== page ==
The "Voyages Extraordinaires" of M.
Jules Verne deserve to be made widely known in English-speaking
countries by means of carefully prepared translations. Witty and
ingenious adaptations of the researches and discoveries of modern
science to the popular taste, which demands that these should be
presented to ordinary readers in the lighter form of cleverly mingled
truth and fiction, these books will assuredly be read with profit and
delight, especially by English youth. Certainly no writer before M.
Jules Verne has been so happy in weaving together in judicious
combination severe scientific truth with a charming exercise of playful
Iceland, the starting point of the marvellous
underground journey imagined in this volume, is invested at the present
time with. a painful interest in consequence of the disastrous
eruptions last Easter Day, which covered with lava and ashes the poor
and scanty vegetation upon which four thousand persons were partly
dependent for the means of subsistence. For a long time to come the
natives of that interesting island, who cleave to their desert home
with all that amor patriae which is so much more easily
understood than explained, will look, and look not in vain, for the
help of those on whom fall the smiles of a kindlier sun in regions not
torn by earthquakes nor blasted and ravaged by volcanic fires. Will the
readers of this little book, who, are gifted with the means of
indulging in the luxury of extended beneficence, remember the distress
of their brethren in the far north, whom distance has not barred from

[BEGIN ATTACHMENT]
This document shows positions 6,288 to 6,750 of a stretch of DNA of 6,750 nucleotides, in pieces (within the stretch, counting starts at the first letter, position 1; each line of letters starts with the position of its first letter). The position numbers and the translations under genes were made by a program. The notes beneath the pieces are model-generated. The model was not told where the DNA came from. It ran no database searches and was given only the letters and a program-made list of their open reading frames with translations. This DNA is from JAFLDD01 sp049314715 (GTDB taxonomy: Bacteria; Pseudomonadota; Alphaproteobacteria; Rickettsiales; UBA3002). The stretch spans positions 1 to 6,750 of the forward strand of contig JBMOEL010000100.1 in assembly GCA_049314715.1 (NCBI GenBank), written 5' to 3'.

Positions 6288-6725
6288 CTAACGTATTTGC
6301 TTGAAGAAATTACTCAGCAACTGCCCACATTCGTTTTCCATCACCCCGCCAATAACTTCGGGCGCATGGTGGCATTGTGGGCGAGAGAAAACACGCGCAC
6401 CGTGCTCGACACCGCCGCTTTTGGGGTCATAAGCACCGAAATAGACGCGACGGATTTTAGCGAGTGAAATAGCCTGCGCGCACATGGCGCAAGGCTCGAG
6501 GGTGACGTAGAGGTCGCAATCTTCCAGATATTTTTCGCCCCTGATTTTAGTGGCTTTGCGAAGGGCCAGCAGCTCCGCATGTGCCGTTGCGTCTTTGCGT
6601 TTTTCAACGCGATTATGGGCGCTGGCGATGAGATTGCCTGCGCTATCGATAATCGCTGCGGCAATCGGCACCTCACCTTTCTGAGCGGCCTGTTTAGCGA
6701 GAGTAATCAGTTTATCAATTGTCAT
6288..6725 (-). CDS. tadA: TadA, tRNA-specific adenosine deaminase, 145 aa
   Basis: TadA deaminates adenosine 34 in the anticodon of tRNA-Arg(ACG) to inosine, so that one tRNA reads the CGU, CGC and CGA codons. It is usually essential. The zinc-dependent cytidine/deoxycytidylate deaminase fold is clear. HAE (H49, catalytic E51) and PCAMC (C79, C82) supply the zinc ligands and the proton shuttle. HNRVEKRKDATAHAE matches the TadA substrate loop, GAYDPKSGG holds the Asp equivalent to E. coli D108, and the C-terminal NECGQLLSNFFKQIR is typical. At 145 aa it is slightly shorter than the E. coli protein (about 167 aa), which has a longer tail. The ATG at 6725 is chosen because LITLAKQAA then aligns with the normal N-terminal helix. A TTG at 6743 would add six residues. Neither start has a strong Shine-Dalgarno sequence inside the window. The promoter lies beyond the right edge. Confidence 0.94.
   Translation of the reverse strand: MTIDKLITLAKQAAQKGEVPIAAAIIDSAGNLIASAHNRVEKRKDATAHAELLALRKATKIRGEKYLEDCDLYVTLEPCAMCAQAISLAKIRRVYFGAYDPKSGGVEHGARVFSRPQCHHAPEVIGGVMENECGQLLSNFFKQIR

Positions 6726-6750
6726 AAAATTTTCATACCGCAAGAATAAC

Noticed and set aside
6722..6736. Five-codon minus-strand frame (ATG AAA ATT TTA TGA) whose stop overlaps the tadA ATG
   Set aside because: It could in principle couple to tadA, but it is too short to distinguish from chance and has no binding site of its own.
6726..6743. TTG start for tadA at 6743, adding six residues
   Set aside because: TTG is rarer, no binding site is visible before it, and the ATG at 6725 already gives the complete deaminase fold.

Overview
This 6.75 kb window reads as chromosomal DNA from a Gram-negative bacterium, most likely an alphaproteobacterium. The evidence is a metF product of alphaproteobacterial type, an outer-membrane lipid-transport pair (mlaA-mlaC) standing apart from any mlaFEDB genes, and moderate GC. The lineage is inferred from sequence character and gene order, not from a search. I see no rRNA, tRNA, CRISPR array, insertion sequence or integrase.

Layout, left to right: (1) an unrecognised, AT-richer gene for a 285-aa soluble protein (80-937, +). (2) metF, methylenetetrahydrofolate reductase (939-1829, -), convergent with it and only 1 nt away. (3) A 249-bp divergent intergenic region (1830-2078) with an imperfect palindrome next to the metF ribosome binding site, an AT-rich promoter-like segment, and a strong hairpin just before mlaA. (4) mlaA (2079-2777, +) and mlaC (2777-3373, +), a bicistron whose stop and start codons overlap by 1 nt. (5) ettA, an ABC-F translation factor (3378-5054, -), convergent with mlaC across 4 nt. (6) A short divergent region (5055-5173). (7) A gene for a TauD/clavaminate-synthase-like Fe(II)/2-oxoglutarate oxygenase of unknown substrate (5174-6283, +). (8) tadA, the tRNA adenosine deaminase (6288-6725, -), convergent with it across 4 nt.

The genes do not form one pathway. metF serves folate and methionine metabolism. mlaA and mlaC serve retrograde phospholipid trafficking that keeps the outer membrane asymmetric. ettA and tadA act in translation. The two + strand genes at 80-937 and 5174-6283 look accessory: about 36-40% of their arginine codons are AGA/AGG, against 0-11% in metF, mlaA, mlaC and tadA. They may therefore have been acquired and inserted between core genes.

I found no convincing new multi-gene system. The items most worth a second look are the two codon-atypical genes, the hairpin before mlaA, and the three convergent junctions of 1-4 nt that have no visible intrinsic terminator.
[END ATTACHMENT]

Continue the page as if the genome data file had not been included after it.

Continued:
the claim of being counted our "neighbours"? And whatever their humane
feelings may prompt them to bestow will be gladly added to the
Mansion-House Iceland Relief Fund.
In his desire to ascertain
how far the picture of Iceland, drawn in the work of Jules Verne is a
correct one, the translator hopes in the course of a mail or two to
receive a communication from a leading man of science in the island,
which may furnish matter for additional information in a future
The scientific portion of the French original is not
without a few errors, which the translator, with the kind assistance of
Mr. Cameron of H. M. Geological Survey, has ventured to point out and
correct. It is scarcely to be expected in a work in which the element
of amusement is intended to enter more largely than that of scientific
instruction, that any great degree of accuracy should be arrived at.
Yet the translator hopes that what trifling deviations from the text or
corrections in foot notes he is responsible for, will have done a
little towards the increased usefulness of the work.